Sunday, March 29, 2015


The List

If you knew that a college had its access to Federal financial aid money restricted due to concerns about risks to taxpayers and students, would you send your kid there?

I wouldn’t.  Which is probably why the Feds initially sat on the list of colleges on restricted status.  If enough parents and prospective students use the list as a warning, it could become a kind of self-fulfilling prophecy.  

That’s particularly true given that the colleges on the list are either proprietary or very small private schools.  In both cases, budgets are almost entirely enrollment-driven, so a dip in enrollments caused by a Federal scarlet letter could prove fatal.  I’d expect administrators at those institutions to make exactly that argument.

The easy -- and largely true -- counterargument to the “self-fulfilling prophecy” argument is that the prophecy is going to be fulfilled anyway.  The fire alarm didn’t start the fire.

But there’s a larger public interest to address.  When a for-profit closes abruptly, which happens more often than you’d think, the damage to the students is real.  Depending on accreditation status, the work they’ve done may be lost entirely.  They lose access to whatever records the institution kept, and whatever connections they may have made.  The loans survive, even if the college doesn’t.  (I’ve been following with interest the group of former Corinthian students who are on a debt strike.  To my mind, they have a pretty good case.)  To the extent that the loans go unpaid, taxpayers wind up making up the difference one way or another.  At least giving people a heads-up before it’s too late can contain the damage.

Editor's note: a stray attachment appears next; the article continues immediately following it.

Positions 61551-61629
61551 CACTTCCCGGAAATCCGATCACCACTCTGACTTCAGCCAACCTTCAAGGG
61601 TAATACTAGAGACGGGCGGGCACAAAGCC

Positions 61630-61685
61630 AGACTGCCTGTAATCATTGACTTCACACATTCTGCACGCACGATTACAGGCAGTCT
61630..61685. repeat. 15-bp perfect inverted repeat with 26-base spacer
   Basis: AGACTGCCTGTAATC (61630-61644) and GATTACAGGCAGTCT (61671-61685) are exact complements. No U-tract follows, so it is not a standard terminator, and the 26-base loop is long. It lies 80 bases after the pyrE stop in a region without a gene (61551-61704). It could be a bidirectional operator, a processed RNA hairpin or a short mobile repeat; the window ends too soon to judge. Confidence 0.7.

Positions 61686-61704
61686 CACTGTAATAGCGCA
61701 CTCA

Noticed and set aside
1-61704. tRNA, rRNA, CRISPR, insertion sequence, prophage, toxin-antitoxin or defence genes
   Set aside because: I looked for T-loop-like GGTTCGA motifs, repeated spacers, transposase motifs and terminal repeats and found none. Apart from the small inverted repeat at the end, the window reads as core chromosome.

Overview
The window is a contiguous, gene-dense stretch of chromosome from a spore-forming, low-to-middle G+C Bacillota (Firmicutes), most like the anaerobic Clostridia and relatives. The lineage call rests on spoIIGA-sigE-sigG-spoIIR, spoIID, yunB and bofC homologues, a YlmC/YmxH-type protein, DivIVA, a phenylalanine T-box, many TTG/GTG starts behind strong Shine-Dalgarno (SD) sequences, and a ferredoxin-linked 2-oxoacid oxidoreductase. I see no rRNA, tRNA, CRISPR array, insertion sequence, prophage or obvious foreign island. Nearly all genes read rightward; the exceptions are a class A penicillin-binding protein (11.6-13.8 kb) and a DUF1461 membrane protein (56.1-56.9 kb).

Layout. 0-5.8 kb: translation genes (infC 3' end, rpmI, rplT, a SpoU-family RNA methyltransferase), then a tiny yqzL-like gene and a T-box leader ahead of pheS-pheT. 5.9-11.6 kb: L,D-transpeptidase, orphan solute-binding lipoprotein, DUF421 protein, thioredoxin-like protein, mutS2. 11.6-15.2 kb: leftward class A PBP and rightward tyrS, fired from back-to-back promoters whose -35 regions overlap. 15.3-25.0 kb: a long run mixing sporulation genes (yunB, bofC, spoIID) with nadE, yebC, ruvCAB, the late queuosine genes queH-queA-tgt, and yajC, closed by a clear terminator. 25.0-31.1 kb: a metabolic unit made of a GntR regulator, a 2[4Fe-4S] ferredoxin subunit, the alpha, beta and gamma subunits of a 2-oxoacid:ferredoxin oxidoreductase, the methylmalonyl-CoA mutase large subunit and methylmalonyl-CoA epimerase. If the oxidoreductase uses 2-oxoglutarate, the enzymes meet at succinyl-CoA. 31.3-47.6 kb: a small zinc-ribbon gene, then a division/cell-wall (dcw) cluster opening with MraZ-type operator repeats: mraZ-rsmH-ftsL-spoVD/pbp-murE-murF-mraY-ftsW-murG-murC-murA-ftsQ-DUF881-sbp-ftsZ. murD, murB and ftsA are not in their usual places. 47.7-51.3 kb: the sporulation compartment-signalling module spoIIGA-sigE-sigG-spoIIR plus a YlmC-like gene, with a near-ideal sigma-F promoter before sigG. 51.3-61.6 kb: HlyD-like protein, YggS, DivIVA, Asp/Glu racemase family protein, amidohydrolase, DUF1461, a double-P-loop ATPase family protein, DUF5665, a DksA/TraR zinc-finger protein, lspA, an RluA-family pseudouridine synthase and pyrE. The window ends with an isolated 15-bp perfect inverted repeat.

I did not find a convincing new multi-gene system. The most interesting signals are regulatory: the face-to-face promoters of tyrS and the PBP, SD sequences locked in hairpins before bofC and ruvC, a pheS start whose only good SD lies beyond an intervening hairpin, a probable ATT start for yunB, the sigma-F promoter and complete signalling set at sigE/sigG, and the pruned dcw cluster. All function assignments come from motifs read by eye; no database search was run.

If the for-profit sector were savvier -- admittedly, a big “if” -- it would actually push for tighter regulation.  I say this having worked in one.

Tighter regulation could accomplish several worthwhile goals.  

First, it would shift the incentives within the sector.  Instead of racing to the bottom, they’d be forced to compete on quality.  If they did that, I’d have no problem with them at all.  If someone is able to make a buck -- hell, even a lot of them -- by building a better mousetrap, let them.  If an entrepreneurial sort identifies an underserved part of the market and finds a more effective way to serve that part, bring it on; the students will win in the short term, and over time, the publics and non-profits will have to raise their game, eventually benefiting everybody.  RIght now they compete largely on customer service and marketing, often at the expense of quality.  Require quality, and you have something closer to a fair fight.